The Bully thrives in the fight or flight environment. When we are in this physical and mental space, we are more vulnerable to the attacks of the inner Bully.

The Power of Touch

We can change the feedback loop and switch off the sympathetic nervous system—shift out of the “fight, flight, freeze” response by first, softening the body. You can try this now:

  • Bring the palms of your hands together in front of you and rub them together generating a bit of heat.
  • When the palms are warm, place your palms over your closed eyes and rest there for a moment. Let your eyes take in the experience of the warmth of your hands and the gift of a few moments with no input—a true rest.
  • After a few moments, press your fingertips into your forehead and let your hands move around the forehead, temples, and perhaps even the jaw, massaging the face. You might even find that you want to massage the scalp, the neck, and even the shoulders.
  • Let your hands and body have a conversation—notice what pressure or touch feels good. You might experiment with massaging your arms, your hands, or your legs, and your feet.
  • Continue for a few minutes until this feels complete.

When you’re done, pause a moment and notice the changes in your body. Notice the changes in your thoughts.

Self-massage, such as this offers us a unique way to reconnect with our body. It’s a gentle touch—quite the opposite energy of the Bully dialogue that was the primary narrative in the mind. When we engage in self-massage daily, we are offering ourselves the opportunity to know our body—to be more attuned to the cues it may be sending us. We may discover areas of tension that we didn’t previously realize were there. We may even notice that we were holding the breath! With self-massage are working with releasing the chronic tension that is held in the muscles when the sympathetic nervous system has been active for extended periods of time. We are offering ourselves much needed love, tenderness, and kindness.

Practicing self-massage over time can increase activation in the parasympathetic nervous system as well, increasing feelings of calm and ease as well as elevating mood and stabilizing energy levels. It brings us into a natural state of rest and ease. This begins to “switch off” the sympathetic nervous system’s fight, flight, freeze response and begins to transition to the parasympathetic nervous system’s “rest and digest” mode. The Bully cannot survive in the rest and digest zone. When we enter this space, we are able to find our center—find our strength and dethrone the Bully by changing the dialogue from harsh self-criticism into messages of compassion, acceptance, and love.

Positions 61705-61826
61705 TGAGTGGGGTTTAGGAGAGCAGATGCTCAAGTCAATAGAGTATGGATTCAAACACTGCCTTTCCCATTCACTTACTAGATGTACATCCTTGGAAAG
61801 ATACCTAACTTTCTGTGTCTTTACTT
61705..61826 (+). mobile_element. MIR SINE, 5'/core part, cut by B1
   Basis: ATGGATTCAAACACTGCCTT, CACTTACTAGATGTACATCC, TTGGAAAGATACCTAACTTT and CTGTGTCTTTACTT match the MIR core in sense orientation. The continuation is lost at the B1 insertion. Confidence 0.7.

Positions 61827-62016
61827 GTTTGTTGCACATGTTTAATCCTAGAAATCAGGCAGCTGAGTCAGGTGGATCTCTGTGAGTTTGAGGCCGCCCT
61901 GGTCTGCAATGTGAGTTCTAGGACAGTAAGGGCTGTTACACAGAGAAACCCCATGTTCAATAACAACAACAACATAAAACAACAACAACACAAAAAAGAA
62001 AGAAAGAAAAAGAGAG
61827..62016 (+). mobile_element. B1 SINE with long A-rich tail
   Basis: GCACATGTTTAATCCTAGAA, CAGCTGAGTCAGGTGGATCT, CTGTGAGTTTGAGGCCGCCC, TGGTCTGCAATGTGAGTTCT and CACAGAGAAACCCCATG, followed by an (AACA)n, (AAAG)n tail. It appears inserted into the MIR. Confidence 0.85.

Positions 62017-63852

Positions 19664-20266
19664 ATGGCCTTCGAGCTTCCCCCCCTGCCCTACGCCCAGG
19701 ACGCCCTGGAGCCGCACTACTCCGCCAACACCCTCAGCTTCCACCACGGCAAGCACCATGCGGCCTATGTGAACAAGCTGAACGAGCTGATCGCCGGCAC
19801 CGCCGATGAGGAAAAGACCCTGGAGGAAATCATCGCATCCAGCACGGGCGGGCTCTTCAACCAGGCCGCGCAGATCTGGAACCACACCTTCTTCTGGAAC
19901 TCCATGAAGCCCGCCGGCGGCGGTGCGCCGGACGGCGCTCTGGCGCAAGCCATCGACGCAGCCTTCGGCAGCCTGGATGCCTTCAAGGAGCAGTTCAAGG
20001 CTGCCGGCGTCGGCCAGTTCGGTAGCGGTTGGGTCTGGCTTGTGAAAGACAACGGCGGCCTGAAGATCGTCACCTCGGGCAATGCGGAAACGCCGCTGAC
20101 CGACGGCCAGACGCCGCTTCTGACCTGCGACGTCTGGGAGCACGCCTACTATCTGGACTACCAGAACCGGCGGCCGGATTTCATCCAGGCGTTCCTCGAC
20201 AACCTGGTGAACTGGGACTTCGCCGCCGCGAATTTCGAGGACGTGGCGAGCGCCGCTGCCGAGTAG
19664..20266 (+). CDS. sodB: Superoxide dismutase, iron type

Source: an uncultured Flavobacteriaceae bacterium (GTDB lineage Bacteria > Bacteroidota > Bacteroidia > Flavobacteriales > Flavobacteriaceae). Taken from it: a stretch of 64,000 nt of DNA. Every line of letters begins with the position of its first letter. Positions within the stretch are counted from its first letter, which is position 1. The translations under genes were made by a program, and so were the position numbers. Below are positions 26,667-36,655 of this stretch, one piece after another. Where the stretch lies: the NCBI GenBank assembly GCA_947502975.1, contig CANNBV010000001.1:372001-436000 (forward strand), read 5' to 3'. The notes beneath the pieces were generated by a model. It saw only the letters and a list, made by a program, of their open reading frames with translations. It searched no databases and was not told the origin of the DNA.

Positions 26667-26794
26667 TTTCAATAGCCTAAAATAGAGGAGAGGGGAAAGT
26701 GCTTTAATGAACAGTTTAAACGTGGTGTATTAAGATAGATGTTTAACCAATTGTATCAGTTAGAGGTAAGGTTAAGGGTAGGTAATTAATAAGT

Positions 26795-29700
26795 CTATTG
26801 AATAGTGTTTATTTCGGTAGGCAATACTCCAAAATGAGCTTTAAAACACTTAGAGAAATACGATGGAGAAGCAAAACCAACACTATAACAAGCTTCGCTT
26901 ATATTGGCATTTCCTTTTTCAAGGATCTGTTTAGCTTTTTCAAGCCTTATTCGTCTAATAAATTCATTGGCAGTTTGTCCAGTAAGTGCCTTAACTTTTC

The next time you hear your inner Bully speak to you, try a new approach:

  • Pause
  • Hug yourself
  • Exhale
  • Cover your eyes
  • Give yourself a massage

Experiment with how your connecting with your body can change your relationship with your inner Bully and reclaim the throne in your mind as your own. It’s not uncommon to experience some resistance in the body when trying practices such as this for the first time. The inner Bully really likes to hang on. If you’re having trouble dethroning the Bully on your own, talking to a therapist can help you navigate this more easily.

Patty Hlava, Ph.D., LMFT, AWC, C. MI, RYT

Dr. Hlava is a licensed marriage and family therapist, certified Ayurveda Wellness Counselor, Certified Meditation Instructor, and Registered Yoga Teacher.